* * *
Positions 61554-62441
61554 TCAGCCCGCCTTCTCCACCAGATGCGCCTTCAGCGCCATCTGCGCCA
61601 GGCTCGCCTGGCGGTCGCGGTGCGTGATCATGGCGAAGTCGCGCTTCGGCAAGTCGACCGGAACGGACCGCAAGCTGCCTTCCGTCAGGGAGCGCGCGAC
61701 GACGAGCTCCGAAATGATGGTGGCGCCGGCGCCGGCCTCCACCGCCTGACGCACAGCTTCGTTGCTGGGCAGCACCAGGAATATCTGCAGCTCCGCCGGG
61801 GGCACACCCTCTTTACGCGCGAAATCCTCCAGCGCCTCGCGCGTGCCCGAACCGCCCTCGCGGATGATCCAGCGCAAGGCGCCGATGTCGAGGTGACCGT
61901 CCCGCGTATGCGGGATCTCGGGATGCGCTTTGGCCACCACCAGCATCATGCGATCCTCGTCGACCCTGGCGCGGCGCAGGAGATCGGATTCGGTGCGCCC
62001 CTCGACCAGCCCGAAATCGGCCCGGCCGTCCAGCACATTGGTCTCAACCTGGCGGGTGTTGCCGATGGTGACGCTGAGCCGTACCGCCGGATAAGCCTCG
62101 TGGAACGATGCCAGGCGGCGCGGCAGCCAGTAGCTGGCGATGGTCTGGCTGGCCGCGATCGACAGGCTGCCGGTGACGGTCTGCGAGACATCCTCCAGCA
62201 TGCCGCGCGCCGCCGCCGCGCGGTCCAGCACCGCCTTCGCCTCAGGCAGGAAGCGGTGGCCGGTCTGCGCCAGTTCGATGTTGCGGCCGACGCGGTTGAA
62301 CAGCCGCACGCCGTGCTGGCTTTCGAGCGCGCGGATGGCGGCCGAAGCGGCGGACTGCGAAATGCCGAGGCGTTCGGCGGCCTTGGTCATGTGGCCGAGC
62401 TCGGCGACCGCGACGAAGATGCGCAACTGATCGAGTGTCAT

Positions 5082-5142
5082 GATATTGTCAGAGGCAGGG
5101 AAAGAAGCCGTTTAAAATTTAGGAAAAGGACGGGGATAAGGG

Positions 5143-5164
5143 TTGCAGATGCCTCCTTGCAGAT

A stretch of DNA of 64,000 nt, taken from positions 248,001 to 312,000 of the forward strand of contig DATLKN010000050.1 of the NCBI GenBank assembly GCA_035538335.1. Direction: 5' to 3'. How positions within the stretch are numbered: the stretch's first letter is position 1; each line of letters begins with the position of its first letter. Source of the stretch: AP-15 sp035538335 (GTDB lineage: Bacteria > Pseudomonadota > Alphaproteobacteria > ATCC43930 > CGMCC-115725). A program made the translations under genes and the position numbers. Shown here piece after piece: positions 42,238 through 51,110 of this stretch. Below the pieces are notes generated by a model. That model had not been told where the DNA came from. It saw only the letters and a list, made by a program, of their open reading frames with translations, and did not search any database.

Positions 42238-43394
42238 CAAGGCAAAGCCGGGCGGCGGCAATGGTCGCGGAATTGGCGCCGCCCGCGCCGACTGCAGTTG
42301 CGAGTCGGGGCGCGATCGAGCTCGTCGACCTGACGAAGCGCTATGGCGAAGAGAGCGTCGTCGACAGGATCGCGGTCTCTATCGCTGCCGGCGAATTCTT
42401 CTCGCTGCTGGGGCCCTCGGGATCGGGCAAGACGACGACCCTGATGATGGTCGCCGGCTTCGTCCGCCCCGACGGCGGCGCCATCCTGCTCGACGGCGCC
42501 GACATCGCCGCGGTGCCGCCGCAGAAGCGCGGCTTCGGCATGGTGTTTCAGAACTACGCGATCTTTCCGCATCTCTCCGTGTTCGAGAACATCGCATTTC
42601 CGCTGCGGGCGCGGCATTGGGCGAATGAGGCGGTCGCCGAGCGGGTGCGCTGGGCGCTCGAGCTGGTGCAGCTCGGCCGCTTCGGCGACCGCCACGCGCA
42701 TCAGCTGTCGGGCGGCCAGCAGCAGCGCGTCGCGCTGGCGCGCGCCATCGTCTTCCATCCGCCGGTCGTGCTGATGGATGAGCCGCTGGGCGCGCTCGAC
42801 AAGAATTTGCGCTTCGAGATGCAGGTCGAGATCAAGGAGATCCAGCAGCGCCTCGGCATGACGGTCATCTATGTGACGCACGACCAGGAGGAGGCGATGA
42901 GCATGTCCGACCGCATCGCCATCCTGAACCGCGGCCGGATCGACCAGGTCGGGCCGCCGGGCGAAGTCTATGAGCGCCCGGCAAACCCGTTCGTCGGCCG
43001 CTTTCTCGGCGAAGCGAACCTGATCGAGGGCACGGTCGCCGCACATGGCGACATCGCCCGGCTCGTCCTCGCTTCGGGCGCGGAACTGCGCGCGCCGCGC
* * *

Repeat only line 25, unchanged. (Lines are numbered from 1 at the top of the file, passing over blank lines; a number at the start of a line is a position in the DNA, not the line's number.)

42801 AAGAATTTGCGCTTCGAGATGCAGGTCGAGATCAAGGAGATCCAGCAGCGCCTCGGCATGACGGTCATCTATGTGACGCACGACCAGGAGGAGGCGATGA